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Meditation 558
Agnosticism or Atheism?

by: Hugo

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Agnosticism or Atheism? Both!

I describe myself as an Evangelical Atheist, but I still consider myself a member (and Reverend, no less) of the UCTAA.


There are two reasons why I think it consistent to describe myself as both an atheist and an agnostic.

  1. Agnosticism (as I understand it) refers to knowledge, whereas atheism refers to belief. I don't claim to know for certain whether a god exists, but I believe that one doesn't. (This is an active disbelief, rather than just a lack of belief.) I know of no evidence or sound arguments for the existence of god, so I know of no difference between a god and Bertrand Russell's famous orbital teapot, or the Flying Spaghetti Monster. I can't disprove their existence, so I don't know for certain that they don't exist. This makes me an agnostic. But I don't have any reason to believe they do exist. So I don't. This makes me an atheist, too.
  2. I have just finished reading Richard Dawkins' new book, The God Delusion.

In a section called "The Poverty of Agnosticism", Dawkins distinguishes two types of Agnosticism.

What he calls "Temporary Agnosticism in Practice" (TAP) is to withhold judgement until new evidence comes in. Dawkins' example is the Permian extinction (approximately 251 million years ago). What he calls "Permanent Agnosticism in Principle" (PAP - don't worry about the acronym!) is for situations when no evidence could, even in principle, prove it either way. Dawkins' example is "the question whether you see red as I do. Maybe your red is my green". There is no evidence, even in principle, that could prove it either way. Dawkins then introduces a continuous spectrum of probabilities that people assign to the existence of a god, and gives seven "milestones".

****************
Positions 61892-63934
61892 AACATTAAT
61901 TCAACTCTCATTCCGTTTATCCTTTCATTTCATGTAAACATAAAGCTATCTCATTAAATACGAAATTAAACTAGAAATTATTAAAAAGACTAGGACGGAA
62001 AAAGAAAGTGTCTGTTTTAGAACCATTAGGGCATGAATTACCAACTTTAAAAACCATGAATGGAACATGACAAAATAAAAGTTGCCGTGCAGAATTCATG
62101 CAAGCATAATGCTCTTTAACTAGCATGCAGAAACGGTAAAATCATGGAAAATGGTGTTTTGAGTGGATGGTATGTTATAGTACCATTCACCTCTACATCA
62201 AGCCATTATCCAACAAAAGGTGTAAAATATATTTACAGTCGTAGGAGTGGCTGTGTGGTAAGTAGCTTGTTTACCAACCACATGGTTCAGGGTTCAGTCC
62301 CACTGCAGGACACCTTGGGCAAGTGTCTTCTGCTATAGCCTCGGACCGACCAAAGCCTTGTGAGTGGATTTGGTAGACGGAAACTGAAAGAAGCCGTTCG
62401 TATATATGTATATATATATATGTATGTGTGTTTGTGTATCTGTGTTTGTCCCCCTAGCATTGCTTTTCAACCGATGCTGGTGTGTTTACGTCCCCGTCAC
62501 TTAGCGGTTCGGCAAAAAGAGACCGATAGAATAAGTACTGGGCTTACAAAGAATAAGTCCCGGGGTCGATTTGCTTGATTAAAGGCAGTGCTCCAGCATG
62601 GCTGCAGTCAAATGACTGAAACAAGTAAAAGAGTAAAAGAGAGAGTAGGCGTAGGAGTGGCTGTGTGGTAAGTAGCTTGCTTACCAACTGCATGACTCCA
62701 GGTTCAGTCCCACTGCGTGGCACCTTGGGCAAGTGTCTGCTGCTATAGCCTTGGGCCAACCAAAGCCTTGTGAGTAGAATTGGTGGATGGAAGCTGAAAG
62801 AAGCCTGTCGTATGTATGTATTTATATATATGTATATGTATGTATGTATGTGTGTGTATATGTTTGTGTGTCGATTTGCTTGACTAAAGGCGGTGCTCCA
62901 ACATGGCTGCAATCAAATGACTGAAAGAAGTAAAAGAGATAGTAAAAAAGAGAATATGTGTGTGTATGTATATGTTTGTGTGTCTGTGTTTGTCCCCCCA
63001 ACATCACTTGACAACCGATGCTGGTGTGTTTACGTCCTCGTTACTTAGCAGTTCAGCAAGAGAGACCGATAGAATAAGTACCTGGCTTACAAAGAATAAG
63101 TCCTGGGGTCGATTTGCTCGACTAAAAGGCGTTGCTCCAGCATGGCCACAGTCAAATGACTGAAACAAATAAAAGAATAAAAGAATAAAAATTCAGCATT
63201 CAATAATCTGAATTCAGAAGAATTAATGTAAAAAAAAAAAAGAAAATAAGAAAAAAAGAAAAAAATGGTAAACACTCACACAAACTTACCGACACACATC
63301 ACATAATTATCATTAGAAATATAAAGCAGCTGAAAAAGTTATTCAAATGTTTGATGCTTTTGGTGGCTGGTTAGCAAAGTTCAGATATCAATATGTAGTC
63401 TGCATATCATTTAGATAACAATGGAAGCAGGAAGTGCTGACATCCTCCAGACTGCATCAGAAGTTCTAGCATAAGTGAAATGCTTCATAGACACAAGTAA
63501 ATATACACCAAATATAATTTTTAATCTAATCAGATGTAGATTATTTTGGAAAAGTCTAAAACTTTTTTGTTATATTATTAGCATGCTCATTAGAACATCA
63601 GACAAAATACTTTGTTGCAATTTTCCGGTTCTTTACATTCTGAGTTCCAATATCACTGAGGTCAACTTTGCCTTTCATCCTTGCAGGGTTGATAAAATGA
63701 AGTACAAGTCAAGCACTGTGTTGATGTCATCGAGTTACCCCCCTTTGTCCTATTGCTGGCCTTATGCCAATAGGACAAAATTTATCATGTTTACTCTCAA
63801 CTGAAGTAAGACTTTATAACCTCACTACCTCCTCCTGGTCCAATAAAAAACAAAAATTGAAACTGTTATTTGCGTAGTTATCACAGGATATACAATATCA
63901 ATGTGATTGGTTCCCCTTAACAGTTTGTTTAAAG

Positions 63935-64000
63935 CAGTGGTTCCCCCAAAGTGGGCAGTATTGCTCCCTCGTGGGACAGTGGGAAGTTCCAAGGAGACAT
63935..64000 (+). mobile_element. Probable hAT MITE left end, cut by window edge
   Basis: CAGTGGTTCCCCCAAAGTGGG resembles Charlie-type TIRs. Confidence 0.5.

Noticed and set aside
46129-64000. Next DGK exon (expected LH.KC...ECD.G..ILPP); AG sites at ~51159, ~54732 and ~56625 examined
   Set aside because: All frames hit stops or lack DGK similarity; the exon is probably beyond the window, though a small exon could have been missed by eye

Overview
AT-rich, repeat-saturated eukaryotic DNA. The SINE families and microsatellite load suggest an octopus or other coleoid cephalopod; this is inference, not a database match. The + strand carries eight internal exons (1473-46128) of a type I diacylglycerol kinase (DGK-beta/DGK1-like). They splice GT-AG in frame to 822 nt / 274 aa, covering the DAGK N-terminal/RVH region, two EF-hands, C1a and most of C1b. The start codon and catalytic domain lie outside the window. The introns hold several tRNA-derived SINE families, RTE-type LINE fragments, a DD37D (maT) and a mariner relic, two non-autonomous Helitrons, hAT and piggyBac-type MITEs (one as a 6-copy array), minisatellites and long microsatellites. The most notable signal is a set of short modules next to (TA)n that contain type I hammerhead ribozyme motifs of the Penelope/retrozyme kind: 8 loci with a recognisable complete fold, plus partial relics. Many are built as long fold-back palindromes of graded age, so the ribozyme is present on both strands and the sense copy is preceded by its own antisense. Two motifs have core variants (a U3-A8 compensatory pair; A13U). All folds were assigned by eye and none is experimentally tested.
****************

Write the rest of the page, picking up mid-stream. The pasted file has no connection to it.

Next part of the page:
1. Strong theist. 100% probability of god.
  2. De facto theist. Very high probability but short of 100%.
  3. Higher than 50%, but not very high. Agnostic but leaning towards theism.
  4. Exactly 50%. Completely impartial agnostic.
  5. Lower than 50%, but not very low. Inclination towards skepticism.
  6. De facto atheist. Very low probability but short of 0%.
  7. Strong atheist. 0% probability of god. "Knows" that there is no god.

Most atheists are at number 6, like me. I don't "know" for certain that there is no god. But I have no reason to believe that god exists. So I don't. I think the probability is very low, in the same way that I think the probability of a celestial teapot existing is very low. It could happen, but the probability is really very, very low. (This is why it is wrong to say that atheism "takes a lot of faith". This supposes that all atheists are strong atheists, when in reality very few are. (Unlike, tellingly, strong theists.) Atheism does not take faith - it is simply a skeptical weighing of probability in the light of no evidence.)

TAP agnosticism represents/is represented by 2-6. Where the probability is not 100% or 0%, there is uncertainty, so the word agnosticism is appropriate. (It is tempting to put PAP agnostics at 50%, but this would not be correct. PAP is not part of this scale, because PAP agnostics say that declaring a probability is impossible.)

So number 6 is both atheism and agnosticism.

Why do I prefer to call myself just an Atheist? Douglas Adams used to call himself a "radical atheist"[1], for emphasis (though Adams would not have said he was an agnostic). I think that to call myself an Agnostic would not give the correct impression of my opinion, but I am careful to always explain my opinion (skepticism because of lack of evidence or sound argument). Agnosticism, for many people, would perhaps make them think that I was closest to number 4 (50% probability of the existence of god).

We must be agnostics in principle, but we are atheists in practice. I am arguing that a number 6 agnostic is also, as most people use the word, an atheist. I think is important to call myself an Atheist because (if conversation has turned this way) I think I would be more likely to make religious people become agnostic or atheist. And I think the world would be a better place without religion (but that's another story).


  1. From an interview with Douglas Adams by David Silverman, in The American Atheist Volume 37 No. 1